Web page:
Doodle also shared a fond memory of owner Pete Cutsy. Doodle recalled how Pete protected his customers and looked out for everyone. For example, one day a pool shark from Pittsburgh came down with the idea that he was going to hustle several of the locals. Pete knew the guy and put an end to it immediately.
My own memories of Pete are similar to Doodle’s. Pete Cutsy was your dad away from home. He knew everyone and had a genuine interest in what was going on in their lives whether good or bad. Pete knew everybody’s age and he never sold to anyone under 18, which was the legal drinking age in the 70s. Parents could be assured if their kids were underage they were not drinking in the pool room, and when kids said they were going to the pool room, parents had peace of mind knowing their kids would be safe. Sadly not too many places like Kay’s exist for today’s young people.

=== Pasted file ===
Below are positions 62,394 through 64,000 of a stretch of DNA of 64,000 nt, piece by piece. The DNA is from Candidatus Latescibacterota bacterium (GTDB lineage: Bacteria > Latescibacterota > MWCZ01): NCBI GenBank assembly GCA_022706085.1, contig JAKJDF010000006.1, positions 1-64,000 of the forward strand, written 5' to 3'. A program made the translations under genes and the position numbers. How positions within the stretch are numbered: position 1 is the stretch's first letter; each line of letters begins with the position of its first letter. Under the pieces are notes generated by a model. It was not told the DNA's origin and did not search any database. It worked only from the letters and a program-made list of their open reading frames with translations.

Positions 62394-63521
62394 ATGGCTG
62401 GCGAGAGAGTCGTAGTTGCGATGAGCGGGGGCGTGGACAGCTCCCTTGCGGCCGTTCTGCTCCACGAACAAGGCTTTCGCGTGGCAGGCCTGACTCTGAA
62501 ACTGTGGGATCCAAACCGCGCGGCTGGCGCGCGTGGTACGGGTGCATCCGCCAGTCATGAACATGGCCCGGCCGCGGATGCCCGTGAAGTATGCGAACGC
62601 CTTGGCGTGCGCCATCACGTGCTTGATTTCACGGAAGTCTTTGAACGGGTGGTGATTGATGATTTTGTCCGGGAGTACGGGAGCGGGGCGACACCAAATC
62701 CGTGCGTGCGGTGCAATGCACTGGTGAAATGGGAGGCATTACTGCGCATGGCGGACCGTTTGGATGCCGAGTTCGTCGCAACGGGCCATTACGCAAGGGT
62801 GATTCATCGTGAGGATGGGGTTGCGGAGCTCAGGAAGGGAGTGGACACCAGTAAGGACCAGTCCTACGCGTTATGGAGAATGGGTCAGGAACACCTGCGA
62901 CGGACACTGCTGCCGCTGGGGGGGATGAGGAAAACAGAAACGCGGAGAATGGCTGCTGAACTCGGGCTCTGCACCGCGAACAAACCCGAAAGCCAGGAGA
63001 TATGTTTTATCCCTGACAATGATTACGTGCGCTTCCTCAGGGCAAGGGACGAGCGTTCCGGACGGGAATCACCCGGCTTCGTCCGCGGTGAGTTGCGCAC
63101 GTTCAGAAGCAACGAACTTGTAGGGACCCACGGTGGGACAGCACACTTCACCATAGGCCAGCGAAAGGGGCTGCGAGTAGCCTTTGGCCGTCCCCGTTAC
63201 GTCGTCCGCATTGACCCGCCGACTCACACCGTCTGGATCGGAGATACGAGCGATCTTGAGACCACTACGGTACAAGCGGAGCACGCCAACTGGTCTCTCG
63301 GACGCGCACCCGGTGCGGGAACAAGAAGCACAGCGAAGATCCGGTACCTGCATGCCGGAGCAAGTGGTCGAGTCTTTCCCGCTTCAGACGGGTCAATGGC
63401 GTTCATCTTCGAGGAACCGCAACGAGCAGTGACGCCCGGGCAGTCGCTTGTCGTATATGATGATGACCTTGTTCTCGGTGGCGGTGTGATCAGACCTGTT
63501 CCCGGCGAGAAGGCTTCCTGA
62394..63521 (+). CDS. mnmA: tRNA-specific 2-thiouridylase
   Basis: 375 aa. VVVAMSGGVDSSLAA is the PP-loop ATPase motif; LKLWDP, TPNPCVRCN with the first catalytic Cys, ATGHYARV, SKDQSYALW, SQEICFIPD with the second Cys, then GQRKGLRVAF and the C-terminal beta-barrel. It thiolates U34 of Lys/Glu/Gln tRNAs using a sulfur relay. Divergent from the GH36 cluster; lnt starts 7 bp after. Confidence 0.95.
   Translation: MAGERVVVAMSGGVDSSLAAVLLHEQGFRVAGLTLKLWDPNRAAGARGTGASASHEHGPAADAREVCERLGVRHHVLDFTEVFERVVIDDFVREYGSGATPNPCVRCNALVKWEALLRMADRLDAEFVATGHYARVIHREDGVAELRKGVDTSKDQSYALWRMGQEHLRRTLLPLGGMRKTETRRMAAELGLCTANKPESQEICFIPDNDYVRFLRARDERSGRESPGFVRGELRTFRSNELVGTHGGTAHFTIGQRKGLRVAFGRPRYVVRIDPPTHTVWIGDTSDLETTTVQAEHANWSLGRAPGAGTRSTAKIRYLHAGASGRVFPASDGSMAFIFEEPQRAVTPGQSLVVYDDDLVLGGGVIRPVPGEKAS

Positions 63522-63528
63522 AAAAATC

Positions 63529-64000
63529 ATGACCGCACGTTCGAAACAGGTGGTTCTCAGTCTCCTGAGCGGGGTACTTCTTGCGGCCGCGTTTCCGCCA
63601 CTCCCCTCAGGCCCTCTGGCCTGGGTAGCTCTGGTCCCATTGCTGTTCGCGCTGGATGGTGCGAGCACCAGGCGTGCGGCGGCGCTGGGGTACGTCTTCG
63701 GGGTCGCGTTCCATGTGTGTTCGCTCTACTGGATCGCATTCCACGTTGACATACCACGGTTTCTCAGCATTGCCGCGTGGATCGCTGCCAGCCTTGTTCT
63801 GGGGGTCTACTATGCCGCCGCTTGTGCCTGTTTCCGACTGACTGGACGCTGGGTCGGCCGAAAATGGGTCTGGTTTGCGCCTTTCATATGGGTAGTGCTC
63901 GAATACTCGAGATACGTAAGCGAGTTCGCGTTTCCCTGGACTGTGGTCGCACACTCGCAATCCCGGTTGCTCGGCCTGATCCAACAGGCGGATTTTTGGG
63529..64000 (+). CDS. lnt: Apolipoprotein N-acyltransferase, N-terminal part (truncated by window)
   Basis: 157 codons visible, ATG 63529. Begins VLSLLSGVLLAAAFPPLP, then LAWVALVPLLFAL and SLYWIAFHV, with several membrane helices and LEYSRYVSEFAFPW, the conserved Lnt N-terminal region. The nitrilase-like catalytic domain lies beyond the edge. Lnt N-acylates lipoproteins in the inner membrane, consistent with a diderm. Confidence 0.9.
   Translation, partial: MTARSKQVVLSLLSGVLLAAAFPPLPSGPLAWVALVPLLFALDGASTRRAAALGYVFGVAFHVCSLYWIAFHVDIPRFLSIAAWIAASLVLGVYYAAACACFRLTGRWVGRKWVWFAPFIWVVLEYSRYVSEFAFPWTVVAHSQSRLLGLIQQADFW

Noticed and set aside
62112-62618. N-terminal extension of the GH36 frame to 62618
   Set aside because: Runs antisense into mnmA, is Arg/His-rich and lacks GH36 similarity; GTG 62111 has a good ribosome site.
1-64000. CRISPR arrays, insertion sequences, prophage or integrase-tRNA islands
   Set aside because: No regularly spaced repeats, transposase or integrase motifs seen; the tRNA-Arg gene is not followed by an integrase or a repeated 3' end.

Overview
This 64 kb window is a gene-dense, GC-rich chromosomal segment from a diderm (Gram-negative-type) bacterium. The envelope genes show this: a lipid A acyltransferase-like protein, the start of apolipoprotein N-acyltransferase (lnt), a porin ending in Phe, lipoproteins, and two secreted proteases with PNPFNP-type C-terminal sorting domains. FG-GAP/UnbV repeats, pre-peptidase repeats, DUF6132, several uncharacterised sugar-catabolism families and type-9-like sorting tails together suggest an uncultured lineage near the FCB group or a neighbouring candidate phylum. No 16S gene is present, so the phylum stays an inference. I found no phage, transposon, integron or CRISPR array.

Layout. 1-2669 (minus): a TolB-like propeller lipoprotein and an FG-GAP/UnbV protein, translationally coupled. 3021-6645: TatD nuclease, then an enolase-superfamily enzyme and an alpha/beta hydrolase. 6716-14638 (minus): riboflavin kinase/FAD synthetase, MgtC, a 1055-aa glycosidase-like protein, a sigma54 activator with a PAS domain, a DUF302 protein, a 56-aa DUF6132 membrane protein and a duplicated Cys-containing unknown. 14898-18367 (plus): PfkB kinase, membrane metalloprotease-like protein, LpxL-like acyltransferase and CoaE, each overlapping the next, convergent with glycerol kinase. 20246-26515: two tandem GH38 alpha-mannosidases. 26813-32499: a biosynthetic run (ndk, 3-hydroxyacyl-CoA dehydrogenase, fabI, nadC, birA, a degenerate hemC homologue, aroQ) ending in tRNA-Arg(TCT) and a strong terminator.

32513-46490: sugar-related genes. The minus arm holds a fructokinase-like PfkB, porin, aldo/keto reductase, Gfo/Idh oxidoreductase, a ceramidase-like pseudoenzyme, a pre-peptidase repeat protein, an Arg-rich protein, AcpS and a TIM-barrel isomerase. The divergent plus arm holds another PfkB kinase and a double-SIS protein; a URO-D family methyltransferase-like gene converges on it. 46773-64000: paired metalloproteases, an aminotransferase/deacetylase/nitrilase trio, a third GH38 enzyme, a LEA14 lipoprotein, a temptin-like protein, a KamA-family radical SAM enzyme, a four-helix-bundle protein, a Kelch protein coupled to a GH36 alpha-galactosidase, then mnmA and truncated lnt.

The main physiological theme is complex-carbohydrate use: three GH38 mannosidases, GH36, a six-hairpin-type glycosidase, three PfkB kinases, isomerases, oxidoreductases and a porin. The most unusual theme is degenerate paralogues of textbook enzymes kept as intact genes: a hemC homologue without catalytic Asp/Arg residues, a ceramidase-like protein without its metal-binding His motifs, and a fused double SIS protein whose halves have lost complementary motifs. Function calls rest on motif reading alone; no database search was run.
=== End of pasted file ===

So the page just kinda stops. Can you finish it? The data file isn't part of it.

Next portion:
The bathroom in Kay’s had its own reputation. It was unusual in several ways. It had a window that looked not on the street, but into the pool room. It was believed the window’s purpose was to allow Kay, and later Pete, the ability to keep an eye on the pool tables while in the restroom. Also in the early days there was no liquor allowed, just beer. The window provided an opportunity for the bartender to keep an eye on the patrons, making sure no one was sneaking smuggled shots of whiskey in for personal consumption. The bathroom was also well known for some plumbing irregularities and had a wooden pallet on the floor so your feet wouldn’t get wet. As you can imagine the smell in the bathroom was not very pleasant so you saw everybody going in take a big deep breath and try to hold it until they came out. Although not well known, girls were allowed in the pool room; they just didn’t come in. Eric Peters shared a story about a time when the place was packed, and a gentleman and his wife came in the front door. Eric said the place went from clanging pool balls and loud conversations to dead silence. It was as if the place had suddenly turned into a morgue. Pete Cutsy would never have asked the lady to leave, but Eric thought the couple felt pretty uncomfortable after about five minutes, because they quietly slipped out the front door. Still everybody present that day was in awe of the lady that had the courage to enter Kay’s Pool Room.